by Suzanne Falter-Barnes
So … it’s been a few years. Your headshot still shows your aging Dorothy Hamill do from 1992, and has a rather, well, young quality to it. Not only that, you show up to do presentations or talks, and people say “Wow. You really look nothing like your picture.”
Sounds like its time for a new headshot. So allow me to guide you in the right direction, as headshots are a critical piece of creating the online credibility you need to build platform. Yeah, appearances ‘don’t count’ in the larger scheme of things. But they sure do when you have exactly 1/20th of a second to impress your Net visitor with your message.
Here are the mistakes most commonly made that make a headshot less than it can be.
- Including your child or dog. Don’t do it … unless possibly you are writing about your children or your dog, because that experience is central to your business/content.
- Setting up shot against a Sears background. Bah to all veiny grey backgrounds, and all the other ‘canned’ background looks. They have a very canned quality that makes your headshot look like you didn’t spend the big bucks. Only professional actors can get away with this because there it is an industry standard. Instead, go for an environmental shot – against bricks, books, clapboards, a garden, trees, etc..
- Wearing big jewelry. Somehow jewelry looks gigantic on film … keep the hoops out of it and big jewels and go for something simple, modest and undistracting.
- Skipping the hair and make up person. Believe me, if you are a woman, you almost definitely need this. We have complicated hair, and facial flaws that show up in film when they’re not ordinarily detected. Furthermore, the make up we wear every day is not the same as that used in photo shoots. You’ll be amazed at the difference pro styling can make.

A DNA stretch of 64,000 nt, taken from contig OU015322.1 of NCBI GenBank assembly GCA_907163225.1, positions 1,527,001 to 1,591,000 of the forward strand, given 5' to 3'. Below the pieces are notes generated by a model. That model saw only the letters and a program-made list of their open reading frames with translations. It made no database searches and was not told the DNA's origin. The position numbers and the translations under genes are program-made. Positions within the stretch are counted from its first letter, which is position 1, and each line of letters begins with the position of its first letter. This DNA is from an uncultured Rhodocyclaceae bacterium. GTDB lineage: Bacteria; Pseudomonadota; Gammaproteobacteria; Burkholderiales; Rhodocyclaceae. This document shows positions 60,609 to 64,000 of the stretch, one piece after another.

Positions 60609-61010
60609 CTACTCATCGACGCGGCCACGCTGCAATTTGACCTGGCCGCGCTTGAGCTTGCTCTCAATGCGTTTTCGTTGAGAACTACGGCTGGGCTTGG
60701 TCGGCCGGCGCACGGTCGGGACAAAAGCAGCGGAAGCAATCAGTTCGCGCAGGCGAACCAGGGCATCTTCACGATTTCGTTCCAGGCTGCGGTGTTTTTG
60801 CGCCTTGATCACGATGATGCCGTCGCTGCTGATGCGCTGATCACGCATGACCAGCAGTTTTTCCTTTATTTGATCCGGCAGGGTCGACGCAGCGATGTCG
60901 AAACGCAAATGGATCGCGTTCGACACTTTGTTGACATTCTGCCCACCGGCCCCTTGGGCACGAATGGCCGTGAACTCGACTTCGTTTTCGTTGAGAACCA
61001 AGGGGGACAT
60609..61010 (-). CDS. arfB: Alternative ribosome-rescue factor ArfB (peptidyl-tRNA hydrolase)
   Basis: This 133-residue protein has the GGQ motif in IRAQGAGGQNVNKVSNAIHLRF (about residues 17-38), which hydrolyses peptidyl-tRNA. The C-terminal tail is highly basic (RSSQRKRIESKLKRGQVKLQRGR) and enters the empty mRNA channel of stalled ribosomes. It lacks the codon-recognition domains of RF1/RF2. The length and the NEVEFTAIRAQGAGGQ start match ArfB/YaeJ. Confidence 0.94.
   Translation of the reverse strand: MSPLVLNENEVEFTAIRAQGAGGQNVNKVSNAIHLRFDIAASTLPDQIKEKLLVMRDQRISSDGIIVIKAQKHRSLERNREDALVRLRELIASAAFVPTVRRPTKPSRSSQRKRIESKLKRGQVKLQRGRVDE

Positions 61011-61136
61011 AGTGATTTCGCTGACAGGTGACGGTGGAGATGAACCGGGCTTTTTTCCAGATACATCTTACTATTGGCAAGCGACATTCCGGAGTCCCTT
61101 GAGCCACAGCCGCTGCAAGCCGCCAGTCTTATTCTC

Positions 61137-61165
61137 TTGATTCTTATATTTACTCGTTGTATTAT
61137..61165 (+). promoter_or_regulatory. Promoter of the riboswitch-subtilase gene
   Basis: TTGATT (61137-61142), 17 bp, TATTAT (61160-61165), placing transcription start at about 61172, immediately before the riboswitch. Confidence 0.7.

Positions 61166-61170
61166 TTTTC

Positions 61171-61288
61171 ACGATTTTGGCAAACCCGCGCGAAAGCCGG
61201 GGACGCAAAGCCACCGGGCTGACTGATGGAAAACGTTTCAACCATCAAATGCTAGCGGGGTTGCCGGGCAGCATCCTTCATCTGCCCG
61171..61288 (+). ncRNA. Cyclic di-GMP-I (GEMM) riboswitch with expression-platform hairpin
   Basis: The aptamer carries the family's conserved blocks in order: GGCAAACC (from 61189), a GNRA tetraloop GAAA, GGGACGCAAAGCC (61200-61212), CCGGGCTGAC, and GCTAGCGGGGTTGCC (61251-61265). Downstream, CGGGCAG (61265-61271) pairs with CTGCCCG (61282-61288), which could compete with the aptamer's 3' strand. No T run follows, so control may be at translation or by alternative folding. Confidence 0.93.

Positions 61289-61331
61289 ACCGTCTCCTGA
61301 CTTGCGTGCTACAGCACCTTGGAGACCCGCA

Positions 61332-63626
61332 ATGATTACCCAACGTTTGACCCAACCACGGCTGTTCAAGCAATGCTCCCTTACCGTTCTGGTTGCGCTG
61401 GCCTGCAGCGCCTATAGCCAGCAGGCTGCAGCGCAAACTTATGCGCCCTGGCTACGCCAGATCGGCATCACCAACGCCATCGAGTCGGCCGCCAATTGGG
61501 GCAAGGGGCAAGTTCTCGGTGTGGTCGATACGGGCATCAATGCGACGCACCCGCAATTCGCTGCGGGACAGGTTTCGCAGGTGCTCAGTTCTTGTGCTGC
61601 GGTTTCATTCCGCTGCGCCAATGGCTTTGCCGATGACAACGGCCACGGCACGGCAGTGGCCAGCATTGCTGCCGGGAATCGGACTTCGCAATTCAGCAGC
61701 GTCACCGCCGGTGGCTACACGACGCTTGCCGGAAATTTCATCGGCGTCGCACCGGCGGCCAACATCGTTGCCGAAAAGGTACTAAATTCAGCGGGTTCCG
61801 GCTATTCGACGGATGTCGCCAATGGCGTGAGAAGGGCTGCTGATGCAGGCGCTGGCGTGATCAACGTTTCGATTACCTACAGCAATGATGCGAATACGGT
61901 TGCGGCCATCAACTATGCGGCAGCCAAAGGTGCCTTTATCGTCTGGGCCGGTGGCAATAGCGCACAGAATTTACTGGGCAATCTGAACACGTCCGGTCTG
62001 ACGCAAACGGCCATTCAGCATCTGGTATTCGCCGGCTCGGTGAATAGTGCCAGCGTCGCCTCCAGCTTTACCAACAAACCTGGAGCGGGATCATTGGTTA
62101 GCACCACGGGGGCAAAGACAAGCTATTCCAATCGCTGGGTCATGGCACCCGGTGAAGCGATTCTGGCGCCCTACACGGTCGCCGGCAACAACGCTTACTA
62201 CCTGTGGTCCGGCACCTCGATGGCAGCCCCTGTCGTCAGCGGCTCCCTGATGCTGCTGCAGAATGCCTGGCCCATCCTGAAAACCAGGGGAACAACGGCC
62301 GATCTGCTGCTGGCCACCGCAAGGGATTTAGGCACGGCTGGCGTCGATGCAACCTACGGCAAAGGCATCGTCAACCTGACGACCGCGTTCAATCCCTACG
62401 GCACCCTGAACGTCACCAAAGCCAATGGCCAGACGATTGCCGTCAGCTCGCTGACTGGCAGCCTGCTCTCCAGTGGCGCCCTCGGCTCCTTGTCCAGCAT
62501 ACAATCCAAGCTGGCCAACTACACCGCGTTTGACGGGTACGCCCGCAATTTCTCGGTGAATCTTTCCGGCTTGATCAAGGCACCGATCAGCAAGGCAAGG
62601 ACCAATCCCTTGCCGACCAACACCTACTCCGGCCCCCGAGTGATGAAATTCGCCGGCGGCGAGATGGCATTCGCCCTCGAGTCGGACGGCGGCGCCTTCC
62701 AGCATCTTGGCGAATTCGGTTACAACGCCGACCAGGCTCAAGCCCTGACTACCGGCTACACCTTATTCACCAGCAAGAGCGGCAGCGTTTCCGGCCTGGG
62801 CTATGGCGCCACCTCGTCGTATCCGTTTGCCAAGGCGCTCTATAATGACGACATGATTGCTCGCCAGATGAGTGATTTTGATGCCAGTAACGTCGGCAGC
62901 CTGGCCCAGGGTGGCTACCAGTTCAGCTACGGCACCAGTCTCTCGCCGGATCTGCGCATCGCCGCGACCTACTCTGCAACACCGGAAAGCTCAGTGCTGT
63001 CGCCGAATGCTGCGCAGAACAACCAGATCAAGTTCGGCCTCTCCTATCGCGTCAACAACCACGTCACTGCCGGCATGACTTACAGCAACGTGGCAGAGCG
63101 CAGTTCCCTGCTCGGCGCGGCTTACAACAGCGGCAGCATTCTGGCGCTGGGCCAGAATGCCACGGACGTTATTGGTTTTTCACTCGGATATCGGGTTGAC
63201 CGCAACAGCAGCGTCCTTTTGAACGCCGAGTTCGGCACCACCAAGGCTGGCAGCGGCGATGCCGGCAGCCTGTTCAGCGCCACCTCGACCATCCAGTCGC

- Hiring a friend. This is an error when that friend usually shoots architecture, packaging, etc… and not people. Or if they are journalists who are not sensitive to styling, creating mood, etc.. If your friend is actually a professional portrait photographer, then great! Use them.
- Not thoroughly checking out the photographer you hire. It’s easy to look at a portfolio and be wowed. But do call references the photographer provides … or look up some of their clients on the Web just to make sure services were provided as promised.
- Not getting black and white and color shots. You need both, and in high resolution, for a properly outfitted Media Room on your blog/site.
- Not getting more than a headshot. It’s helpful for your blog or site sometimes to have a shot that shows your body, or at least part of it. For an idea of what I mean go to www.howmuchjoy.com
- Shooting in only one outfit. You want a variety of looks – business, business casual, and possibly something else if your work requires, it (i.e. yoga clothing, dance costuming, etc.) Also – avoid patterns, florals, etc and go for interesting solids. No black or white.
- Not showing you at work doing what you love. A nice extra (OK, I guess this is optional) is getting an additional shot in which you’re shown doing this work you are an expert at. The only exception would be on the phone or at the computer with a headset on. That’s a bore to look at. But if you are a body worker, say, or a sailing instructor, or an expert at speaking … let’s see you in action. (Sometimes these stills can also be pulled from video.)
Learn how to get known so you can not only find your biggest audience … but you can attract calls from major media and publishers. Check out Suzanne’s freebie, The Platform Jump Starter, at www.getknownnowblog.com
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